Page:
⌄ Scroll down to continue ⌄

Can Happiness Be Created with Proper Time Management?

⌄ Scroll down to continue ⌄
Can Happiness Be Created with Proper Time Management?

If Mihaly Csikszentmihalyi and Matt Killingsworth  are right, we should be paying far more attention to how we spend our time than to the stuff we accumulate. They argue that it’s not the activity we choose to do that’s important to our happiness: that turns out to have little to no effect on our state of mind.

Instead, it has everything to do with the quality of our mental focus in the moment.

Both of these researchers are students of human happiness, and have come to similar conclusions from different directions: Killingsworth’s work has uncovered the fact that we are substantially less happy when we indulge in mind-wandering. The activity we are engaged in almost doesn’t matter. Being on vacation in Jamaica isn’t an opportunity to mind-wander—that only makes us unhappy. The same applies to a boring meeting that’s going nowhere.

⌄ Scroll down to continue reading article ⌄

⌄ Scroll down to continue reading article ⌄

Csikszentmihalyi discovered a similar result: that we are happiest (and most productive) when we are able to enter the flow state—an ecstatic experience of total concentration that requires our complete attention due to its difficulty. He found that this is more likely to happen when we are at the office: we often derive more enjoyment from work than from time off, due to the fact that we feel “skillful, and challenged, and therefore feel more happy, strong, creative and satisfied.” It’s not because work is inherently better, but it is well-structured.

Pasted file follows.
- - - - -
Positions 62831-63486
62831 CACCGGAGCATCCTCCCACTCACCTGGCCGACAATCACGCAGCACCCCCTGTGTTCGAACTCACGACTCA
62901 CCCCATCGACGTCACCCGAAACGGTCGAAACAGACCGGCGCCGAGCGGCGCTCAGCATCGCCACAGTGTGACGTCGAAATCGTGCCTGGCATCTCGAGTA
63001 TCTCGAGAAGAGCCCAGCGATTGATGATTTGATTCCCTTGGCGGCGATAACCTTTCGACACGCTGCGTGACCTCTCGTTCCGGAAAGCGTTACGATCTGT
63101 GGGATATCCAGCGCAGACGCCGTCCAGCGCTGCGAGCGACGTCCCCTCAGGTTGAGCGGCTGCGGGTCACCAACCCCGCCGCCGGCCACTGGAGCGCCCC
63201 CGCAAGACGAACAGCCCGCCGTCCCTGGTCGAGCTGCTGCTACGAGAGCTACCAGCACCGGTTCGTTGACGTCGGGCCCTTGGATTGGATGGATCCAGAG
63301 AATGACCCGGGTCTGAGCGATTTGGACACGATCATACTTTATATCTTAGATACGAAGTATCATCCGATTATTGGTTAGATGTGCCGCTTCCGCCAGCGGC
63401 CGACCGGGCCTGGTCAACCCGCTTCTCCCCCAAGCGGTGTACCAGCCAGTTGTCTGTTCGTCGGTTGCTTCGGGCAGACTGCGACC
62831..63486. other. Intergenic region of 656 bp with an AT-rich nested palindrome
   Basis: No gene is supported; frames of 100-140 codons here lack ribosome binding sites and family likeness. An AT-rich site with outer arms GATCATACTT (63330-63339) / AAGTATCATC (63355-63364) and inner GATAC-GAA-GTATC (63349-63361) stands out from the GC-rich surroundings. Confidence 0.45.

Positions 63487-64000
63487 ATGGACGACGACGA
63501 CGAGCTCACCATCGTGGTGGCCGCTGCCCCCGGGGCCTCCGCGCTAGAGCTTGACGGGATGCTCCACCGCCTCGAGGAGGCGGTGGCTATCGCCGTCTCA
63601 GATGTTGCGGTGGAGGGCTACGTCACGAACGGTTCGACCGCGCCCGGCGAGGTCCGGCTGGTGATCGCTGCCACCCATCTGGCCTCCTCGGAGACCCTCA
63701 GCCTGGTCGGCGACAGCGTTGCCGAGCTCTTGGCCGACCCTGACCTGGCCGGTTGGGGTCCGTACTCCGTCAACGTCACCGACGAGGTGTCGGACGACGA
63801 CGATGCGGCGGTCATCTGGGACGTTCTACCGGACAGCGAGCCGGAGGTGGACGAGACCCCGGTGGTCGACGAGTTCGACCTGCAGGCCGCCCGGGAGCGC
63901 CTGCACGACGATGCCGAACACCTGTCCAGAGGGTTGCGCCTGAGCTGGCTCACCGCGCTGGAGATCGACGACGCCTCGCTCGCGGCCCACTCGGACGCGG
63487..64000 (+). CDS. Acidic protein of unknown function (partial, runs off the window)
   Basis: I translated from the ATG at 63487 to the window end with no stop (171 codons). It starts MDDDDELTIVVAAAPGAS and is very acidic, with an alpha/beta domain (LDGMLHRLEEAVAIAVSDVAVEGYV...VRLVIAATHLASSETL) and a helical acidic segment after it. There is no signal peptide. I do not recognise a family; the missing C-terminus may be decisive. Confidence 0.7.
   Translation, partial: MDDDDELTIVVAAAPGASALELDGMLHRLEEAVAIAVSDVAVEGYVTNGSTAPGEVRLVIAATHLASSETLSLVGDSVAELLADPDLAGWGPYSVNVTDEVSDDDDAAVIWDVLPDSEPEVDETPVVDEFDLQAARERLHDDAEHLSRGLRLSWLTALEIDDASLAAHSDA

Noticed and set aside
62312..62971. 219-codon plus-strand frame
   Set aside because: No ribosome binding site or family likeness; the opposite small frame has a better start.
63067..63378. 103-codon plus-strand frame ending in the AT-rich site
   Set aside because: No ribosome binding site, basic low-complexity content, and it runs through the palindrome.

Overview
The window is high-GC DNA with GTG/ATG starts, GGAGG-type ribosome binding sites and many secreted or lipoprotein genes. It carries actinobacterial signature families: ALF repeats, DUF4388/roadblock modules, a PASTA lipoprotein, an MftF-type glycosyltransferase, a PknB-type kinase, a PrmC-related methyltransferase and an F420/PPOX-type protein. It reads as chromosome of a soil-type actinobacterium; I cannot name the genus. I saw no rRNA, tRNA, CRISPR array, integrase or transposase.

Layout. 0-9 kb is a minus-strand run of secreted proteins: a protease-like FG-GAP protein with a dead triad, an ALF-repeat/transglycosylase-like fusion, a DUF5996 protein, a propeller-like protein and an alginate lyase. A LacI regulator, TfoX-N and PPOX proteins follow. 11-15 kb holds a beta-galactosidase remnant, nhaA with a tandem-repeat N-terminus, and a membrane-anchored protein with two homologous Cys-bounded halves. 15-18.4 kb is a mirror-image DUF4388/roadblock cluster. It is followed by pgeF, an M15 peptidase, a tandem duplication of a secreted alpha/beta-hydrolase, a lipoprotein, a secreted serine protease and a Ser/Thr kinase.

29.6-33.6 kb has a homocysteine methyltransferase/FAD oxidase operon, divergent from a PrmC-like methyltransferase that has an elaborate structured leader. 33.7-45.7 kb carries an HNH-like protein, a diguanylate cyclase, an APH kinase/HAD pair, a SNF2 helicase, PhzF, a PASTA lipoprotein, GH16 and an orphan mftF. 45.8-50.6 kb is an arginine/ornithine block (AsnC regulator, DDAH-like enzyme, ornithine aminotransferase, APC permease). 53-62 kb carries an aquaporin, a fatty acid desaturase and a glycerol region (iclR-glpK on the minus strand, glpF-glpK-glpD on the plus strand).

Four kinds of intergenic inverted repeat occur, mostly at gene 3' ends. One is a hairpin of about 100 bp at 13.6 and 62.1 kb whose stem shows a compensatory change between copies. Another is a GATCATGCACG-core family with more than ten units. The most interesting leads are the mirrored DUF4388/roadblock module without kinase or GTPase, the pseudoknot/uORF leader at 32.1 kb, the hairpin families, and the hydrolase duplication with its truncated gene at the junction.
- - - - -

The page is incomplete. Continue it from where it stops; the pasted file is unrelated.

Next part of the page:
It appears that we are confused about what real happiness is and what it looks like from one moment to the next. We tell ourselves that we’ll be happy when we win the lottery, not understanding that after the money is in the bank, we’ll be just as unhappy as before if we allow our minds to wander.

Instead, we need to be careful about how we manage our time. It’s not a bad idea to set up our days, whether we are at work, holiday or vacation, to move from one flow opportunity to another. Or, in other words, we should use time management methods to limit the amount of time we spend mind-wandering.

⌄ Scroll down to continue reading article ⌄

⌄ Scroll down to continue reading article ⌄

Unfortunately, there are many who act in the opposite fashion, and don’t plan their days at all. They suffer in situations like long commutes with the habit of allowing free, unhappy mind-wandering. Their days are sometimes spent bouncing from one interruption to another, fighting fires, and never able to enter the flow state. According to research conducted at King’s College in London
workers distracted by phone calls, emails and text messages suffer a greater loss of IQ than a person smoking marijuana.

Others make open-ended lists of items that can’t be accomplished within several days, and feel burdened whenever they have to confront these lists to find the next item to work on.

How To Enter the Flow State

The best approach seems to combine daily foresight, continuous improvement, and a high level of awareness.